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Apr-01-2012 21:40printcomments

Response to Editorial: 'RTDNA Chairman Defends Racist Cartoon'

RTDNA Chairman objects to several points in Tim King's Political Perspective published this weekend.

(AUSTIN, TX) - The Chairman of the RTDNA (Radio Television Digital News Association), Kevin Benz, sent this response to our article, RTDNA Chairman Defends Racist Cartoon; we are glad to carry it. While I offer sharp criticism, clarity is of vital importance to any story or issue such as this, as is public dialog.
- Tim King,

Thank you for your impassioned refute to my commentary of last week. It is exactly this kind of discourse that encourages greater thought and helps enlighten our citizens, and it is exactly that kind of discourse Ms. Eisner was trying to stimulate with her editorial cartoon.

I would like to make one point right from the start — I am not defending racism and if that's what you gleaned from my writing, I have failed you Racism is a blight on our society and with the deep emotional, knee-jerk reactions it encourages, it also drags us into rabbit holes of discourse from which there is no escape.

That is why I wrote the article in the first place. That cartoon was not defending racism, it was trying to point out, satirically (and clearly failed), the overly simplistic coverage revolving around race portrayed by some of the mainstream media.

No, I was not defending racism. I am defending the First Amendment, just as you have (admittedly, far more nobly than I), as a member of the military serving overseas.

The point of my commentary is this, as stated later in the article in a paragraph you chose not to quote:

    "The calls for censure [against Ms. Eisner] are an attack on free speech, no different than those of tyrants and dictators who shut down the Internet when things don’t please them. And it’s our job as journalists and citizens, to defend Eisner’s right to draw and The Daily Texan’s right to publish, even when it may be disagreeable, even offensive.

    There is simply no way to present cogent media criticism or present unpopular perspectives in a traditional news story, which is exactly why we need editorial commentary, opinion, letters to the editor and editorial cartooning.

    Yes, we may choose to disagree with the opinion, we may even be offended, but the point is, good editorial opinion makes us react and think, and that is never a bad thing.

    Occasionally we should be reminded of Voltaire’s poignant message: 'I may not agree with what you say, but I will defend to the death your right to say it.'"

When speech is stifled and censored — even speech we find offensive, our constitution and our rights to free speech are compromised. Eisner's cartoon led to a national discussion about race and the media and reporting truth. I believe that public discussion is worthwhile and important.

Read the RTDNA article by Benz

In your editorial you state, "Time does not invent more facts for examination." No, time does not "invent" facts, but it does reveal them. If not for time, and the re-examination it allows, we would have never discovered the hundreds of people wrongly convicted of crimes in this country. We would never discover the true reasons behind difficult decisions in government. We would never unveil corruption or fraud. Truth is gleaned in time and rarely if ever is the truth revealed immediately. In fact, in an "always on" and connected world, the search for truth can be compromised by provocative speech published online by those with an agenda.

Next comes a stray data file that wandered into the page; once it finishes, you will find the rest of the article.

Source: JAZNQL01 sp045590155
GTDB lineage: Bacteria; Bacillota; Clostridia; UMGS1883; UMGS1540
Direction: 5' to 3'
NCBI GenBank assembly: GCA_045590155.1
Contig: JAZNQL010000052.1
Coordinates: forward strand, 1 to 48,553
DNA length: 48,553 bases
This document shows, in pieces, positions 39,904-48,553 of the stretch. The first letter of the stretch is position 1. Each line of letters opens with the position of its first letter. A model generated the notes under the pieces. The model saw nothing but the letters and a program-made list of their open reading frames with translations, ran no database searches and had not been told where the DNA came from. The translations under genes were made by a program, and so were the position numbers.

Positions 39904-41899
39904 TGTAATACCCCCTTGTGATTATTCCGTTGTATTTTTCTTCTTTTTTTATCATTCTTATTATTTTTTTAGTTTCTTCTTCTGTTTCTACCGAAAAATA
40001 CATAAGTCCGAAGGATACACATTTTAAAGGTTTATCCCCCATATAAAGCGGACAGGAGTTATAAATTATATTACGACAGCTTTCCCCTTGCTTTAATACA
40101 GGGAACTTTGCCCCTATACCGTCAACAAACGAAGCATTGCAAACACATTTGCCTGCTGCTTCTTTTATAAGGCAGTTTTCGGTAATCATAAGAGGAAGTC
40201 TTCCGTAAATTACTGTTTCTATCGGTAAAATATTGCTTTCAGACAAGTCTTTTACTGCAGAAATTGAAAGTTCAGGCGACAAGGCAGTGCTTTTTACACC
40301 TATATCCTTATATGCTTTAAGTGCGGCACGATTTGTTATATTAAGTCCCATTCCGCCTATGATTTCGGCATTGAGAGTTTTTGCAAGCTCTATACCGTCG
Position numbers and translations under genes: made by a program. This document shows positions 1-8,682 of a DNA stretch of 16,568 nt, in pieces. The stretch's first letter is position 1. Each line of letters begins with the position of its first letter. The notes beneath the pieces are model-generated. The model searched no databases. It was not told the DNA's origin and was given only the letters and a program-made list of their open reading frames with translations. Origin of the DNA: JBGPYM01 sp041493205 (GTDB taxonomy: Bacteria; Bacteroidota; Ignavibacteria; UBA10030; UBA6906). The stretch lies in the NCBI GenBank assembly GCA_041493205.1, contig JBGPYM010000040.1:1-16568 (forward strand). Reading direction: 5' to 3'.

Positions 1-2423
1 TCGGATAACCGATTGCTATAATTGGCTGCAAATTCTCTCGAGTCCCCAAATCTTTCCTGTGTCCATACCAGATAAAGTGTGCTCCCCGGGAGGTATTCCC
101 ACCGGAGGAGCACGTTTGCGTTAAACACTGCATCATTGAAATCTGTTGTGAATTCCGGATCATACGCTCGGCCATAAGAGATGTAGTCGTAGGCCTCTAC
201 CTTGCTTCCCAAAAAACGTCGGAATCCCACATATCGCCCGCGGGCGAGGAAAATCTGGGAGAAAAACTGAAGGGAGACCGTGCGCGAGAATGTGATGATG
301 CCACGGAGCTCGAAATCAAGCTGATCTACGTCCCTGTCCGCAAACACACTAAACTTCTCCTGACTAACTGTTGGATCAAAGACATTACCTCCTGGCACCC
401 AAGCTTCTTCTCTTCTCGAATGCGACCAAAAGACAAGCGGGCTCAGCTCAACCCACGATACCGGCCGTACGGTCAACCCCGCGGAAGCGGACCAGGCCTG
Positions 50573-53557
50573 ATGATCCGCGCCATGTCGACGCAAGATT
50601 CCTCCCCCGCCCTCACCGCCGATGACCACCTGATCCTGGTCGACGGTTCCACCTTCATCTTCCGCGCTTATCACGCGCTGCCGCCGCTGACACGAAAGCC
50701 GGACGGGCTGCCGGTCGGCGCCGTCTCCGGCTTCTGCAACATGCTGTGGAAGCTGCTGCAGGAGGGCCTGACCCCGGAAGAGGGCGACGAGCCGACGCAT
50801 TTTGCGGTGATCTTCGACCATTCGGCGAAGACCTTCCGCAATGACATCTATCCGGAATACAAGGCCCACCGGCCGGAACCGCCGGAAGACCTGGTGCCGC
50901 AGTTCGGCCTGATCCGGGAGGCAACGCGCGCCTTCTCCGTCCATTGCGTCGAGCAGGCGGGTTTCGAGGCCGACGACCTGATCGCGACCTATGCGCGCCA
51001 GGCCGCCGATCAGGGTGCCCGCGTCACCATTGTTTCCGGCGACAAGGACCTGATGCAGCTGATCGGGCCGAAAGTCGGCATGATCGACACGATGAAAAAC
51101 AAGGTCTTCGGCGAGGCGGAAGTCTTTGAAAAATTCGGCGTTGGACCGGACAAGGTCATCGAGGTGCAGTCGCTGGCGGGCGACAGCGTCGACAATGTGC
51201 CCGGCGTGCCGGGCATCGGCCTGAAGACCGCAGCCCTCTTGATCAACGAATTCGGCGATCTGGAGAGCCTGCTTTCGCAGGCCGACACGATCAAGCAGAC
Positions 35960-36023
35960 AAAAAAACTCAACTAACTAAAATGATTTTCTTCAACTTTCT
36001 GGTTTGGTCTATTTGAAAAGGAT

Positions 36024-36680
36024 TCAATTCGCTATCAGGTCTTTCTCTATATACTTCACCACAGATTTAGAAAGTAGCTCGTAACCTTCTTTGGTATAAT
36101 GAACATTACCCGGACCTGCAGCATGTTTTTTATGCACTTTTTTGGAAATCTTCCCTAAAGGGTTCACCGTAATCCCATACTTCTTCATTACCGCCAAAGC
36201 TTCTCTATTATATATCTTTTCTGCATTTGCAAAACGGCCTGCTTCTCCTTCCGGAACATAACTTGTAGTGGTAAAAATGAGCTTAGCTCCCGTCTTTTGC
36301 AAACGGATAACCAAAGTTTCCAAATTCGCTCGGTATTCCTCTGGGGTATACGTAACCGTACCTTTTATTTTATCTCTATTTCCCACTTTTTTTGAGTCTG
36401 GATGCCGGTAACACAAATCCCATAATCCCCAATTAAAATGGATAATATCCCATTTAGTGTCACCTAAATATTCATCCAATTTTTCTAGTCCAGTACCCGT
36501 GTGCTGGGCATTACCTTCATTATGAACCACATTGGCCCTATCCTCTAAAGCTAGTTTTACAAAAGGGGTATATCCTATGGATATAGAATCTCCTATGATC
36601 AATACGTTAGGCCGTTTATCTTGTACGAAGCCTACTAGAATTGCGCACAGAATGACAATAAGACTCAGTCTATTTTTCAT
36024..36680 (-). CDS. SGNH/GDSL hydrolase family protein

The facts of this case may be abundantly clear to you, but making the assumption that we already know everything we need to know is dangerous. Maybe all of your assumptions are correct, I prefer to allow our American justice system do its job rather than forming a posse and hanging someone from the nearest gallows before being given a chance to defend themselves before a jury of their peers.

I'd also like to clarify a point. The fact I attended the University of Texas does not ethically preclude me from writing about the University anymore than having served in the military precludes you from writing about the war in Afghanistan. I do not serve in any capacity with the University or The Daily Texan.

Finally, I would like to weigh in on your understanding of RTDNA. RTDNA defends journalism and works tirelessly to improve it, period. We have no interest in defending profit, in fact we have written ethical guidelines about avoiding business and advertising conflicts for journalists (

We certainly understand that mainstream journalism is a business, as is the Salem News. But our job is to defend the First Amendment rights to free speech and a free press. We believe those rights form the core of our Democratic republic and are worth defending — even when that speech is unpopular or even abhorrent.

Kevin Benz, Chairman, RTDNA

cc: Mike Cavender, Executive Director, RTDNA

Final note from Tim King: I served in the Marines during peacetime and I have covered both the Iraq and Afghanistan wars as a reporter and photographer. Therefore I did not serve my country overseas in the traditional sense. I am glad Kevin Benz sent this response, again I can't stress the importance of clarity.

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Anonymous April 1, 2012 10:16 pm (Pacific time)

Your time in Iraq and Afghanistan should not be underrated, nor should your time in the military be.  Everyone who has been over at these locations knows the documenting of war is of high import. You are and will forever be a reporter who did what few did. Zimmerman is a child killer, a murdering interloper, until criminals like this man are no longer allowed to intrude on our pursuit of life, liberty and happiness... especially for kids, we have work to do.

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